Over at Grist, Tom Philpott offers a good read on why high oil prices (around $80 barrel right now, and the common wisdom seems to be that $100/barrel is not far off) are not causing a significant drop in oil demand. It's been a truism in some environmental circles for years that when oil got expensive enough, demand would drop and clean energy would find its footing in the market economy. But it ain't happening:
I was working in Mexico as a finance reporter in 1998-99, and wrote some about the first stages of the oil rally. Back then, most analysts seemed to figure that oil would settle around $30. Below that level, the oil companies and producing nations wouldn't make much money, and would thus cut supply. Above it, the global economy would slow as consumers and businesses cut spending, and demand would fall.
What happened? Why did oil demand keep growing right along with price, against economists' predictions? Why didn't U.S. consumers -- whose zeal to keep taking on debt and shop till they drop has been a major driver of the global economy -- not seriously cut back spending after oil hit $40, $50, $60, $70, and now $80?
Tom analyses a recent article from The Wall Street Journal, which posits that for Americans, higher gas and oil prices are being offset by the cheap prices of goods from China.
Hm. If this high-oil-price stick that clean power advocates have been awaiting for years isn't going to beat the US off of dirty power, then what will?
I think the argument is based on a false premise -- sort of. High oil prices will cut demand, BUT only if it's sudden and disruptive, which no politician currently in office desires. So while oil prices are rising, they're not that expensive relative to typical costs of living.
Add in the artificial wealth people have felt from low unemployment levels combined with flowing credit dollars and there's no real crimp in behavior.
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When oil is more expensive, alternative energy is cheaper by comparison. The demand isn't for oil per se, it is for energy and the machines that go along with production and consumption of certain energy supplies stay in the economy for years or decades even if the supply of a particular energy source rises. If the price of oil keeps rising, over time devices that consume oil will be phased out in favor of those that consume more affordable sources of energy, or less oil.
There's usually a 3 to 5 year lag between changes in hydrocarbon prices and significant changes in consumption. It takes time to turn over infrastructure: vehicles, building envelope and systems, power plant equipment, etc. It also takes time for people to learn (or relearn) how to tighten up a house, form a carpool, and so on. Meanwhile, high prices also encourage more source development, drilling, digging, etc. After the time lag, these trends collide. This happened in the 1980's, and could happen again.
'Tis true. Demand for oil is surprisingly inelastic - and has become more so since the oil shocks of the 70s. But like second poster says - this doesn't actually hurt alternative energy. If the price of oil goes up, but the price of lithium ion batteries stays the same, at some point, having a plug-in hybrid car becomes the economically sensible thing to do, and people will start buying them (and probably not a moment sooner).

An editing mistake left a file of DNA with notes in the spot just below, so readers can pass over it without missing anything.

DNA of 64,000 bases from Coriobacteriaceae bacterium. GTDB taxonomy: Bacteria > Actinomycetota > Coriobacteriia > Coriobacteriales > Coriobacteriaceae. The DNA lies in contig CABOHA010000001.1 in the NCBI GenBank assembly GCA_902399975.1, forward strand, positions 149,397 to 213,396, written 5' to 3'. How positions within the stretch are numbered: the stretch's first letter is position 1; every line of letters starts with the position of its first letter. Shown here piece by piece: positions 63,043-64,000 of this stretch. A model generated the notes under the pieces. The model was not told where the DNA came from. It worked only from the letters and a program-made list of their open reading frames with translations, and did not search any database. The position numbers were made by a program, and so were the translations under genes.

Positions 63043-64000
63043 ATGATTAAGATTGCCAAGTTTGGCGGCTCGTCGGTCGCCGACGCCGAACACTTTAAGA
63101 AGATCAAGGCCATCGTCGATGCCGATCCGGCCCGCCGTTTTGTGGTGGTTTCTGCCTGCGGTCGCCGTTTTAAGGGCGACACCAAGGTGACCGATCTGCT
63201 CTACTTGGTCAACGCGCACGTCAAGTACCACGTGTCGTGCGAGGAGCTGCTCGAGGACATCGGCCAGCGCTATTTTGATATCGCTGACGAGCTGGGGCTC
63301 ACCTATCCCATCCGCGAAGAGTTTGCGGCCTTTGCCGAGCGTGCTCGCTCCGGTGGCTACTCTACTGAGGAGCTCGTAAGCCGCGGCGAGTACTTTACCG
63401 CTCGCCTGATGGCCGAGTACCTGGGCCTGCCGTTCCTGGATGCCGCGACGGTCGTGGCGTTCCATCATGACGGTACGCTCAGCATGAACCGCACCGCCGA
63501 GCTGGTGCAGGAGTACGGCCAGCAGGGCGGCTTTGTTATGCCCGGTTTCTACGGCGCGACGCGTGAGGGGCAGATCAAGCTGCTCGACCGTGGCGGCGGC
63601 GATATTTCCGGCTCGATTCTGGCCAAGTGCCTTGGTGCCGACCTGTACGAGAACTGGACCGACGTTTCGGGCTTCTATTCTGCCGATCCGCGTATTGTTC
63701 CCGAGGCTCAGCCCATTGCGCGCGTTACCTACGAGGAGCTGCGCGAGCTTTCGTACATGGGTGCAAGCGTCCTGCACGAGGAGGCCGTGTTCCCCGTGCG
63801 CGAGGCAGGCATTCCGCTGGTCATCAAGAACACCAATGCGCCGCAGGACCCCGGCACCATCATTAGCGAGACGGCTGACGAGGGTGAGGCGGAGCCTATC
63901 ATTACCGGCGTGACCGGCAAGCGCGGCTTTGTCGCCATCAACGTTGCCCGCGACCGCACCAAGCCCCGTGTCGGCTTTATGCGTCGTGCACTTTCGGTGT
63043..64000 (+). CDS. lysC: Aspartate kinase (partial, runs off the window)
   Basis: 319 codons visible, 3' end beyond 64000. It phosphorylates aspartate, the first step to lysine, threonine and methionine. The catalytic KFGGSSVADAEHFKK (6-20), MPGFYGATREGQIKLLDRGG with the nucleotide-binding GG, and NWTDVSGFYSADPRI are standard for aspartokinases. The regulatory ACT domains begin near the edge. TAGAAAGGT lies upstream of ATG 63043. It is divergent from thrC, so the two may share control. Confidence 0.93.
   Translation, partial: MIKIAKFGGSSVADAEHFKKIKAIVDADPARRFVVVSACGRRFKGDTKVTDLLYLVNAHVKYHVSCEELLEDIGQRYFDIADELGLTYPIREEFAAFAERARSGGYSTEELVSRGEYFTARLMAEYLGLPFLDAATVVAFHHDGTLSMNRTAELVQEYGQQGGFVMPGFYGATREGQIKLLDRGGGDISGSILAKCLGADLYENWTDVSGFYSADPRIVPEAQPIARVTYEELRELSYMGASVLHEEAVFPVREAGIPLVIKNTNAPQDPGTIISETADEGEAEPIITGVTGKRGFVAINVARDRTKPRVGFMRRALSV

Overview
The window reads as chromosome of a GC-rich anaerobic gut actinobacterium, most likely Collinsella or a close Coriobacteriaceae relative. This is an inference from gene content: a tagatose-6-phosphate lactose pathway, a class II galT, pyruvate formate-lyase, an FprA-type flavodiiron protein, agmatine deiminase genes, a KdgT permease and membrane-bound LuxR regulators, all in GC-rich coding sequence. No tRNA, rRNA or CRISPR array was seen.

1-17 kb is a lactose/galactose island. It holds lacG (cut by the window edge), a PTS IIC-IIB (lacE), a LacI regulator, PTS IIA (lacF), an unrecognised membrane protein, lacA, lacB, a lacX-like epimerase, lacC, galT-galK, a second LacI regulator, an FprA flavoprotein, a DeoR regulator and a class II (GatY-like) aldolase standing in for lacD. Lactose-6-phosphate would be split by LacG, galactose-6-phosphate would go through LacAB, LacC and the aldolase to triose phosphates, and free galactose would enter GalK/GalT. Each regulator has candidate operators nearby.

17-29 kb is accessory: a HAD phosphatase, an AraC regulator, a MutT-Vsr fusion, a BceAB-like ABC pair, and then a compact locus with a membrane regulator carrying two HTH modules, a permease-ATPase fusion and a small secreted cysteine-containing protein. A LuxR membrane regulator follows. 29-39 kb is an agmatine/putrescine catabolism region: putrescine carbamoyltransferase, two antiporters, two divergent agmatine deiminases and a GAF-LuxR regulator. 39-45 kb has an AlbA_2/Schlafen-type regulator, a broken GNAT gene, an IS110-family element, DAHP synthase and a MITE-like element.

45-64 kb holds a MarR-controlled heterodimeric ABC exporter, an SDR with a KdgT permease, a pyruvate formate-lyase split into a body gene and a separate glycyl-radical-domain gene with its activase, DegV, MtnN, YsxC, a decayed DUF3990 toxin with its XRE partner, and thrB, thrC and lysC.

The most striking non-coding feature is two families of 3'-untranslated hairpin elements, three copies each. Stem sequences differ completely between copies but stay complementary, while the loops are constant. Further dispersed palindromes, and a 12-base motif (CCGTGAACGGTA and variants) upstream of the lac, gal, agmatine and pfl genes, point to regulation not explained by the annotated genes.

Car turnover time is several years, and people have to actually believe that prices are going to stay high if they're going to make big capital allocation decisions (like, should we live close to where we work instead of both commuting?). I think we've actually been perversely burned by the oil shocks of the 70's. The fact that everything seemed dire, and then the problem suddenly evaporated, has numbed us to the problem today - which is very different. Before it was an artificial shortage (and not a very durable one). Now it's a real shortage.
Even the oil companies still don't believe prices will stay high. They refuse to invest in anything that isn't economically feasible at $40/bbl. If we're lucky, that'll mean we get switched to something else sooner than if they were really aggressive about developing every resource in sight. When the stock market starts dumping the oil owners (Exxon, Shell/BP, Total/ELF, etc) without abandoning the oil finders and developers (TransOcean, Schlumberger), a change will have occurred, then we'll know the markets believe the black stuff is running out.
Then we start liquefying the coal and tar sands! Yippeee!
i think price is not so much the issue with oil consumption, energy is not a large spendingratio on the western budget and cutting on say your cartrips is one step to far for most consumers.
this is true even in the netherlands where i live, where gasoline prices dubbled in an few years and are on a much higher level than in the USA. the shock and awe affect, wich has been tried here as well, only lasted for a very short while for cartrips.
For housholdenergy consumption energyprice risings can make a difference in the long run, but legislation is a much better option in the netherlands imho, we just introduced some quite stricted new laws on energy savings considering building regulations and the goal of introducing 20% of sustainable energy resources (no nuclear that is) by the year 2020. this year it's about 6%.
interesting to see how the european and american views on making a change differ, I think we are counting more on the goverment to take care for us, you take the initiative more into your own hands (Don't worry about the Governement, to qoute the Talking Heads), maybe we should use the best of both worlds!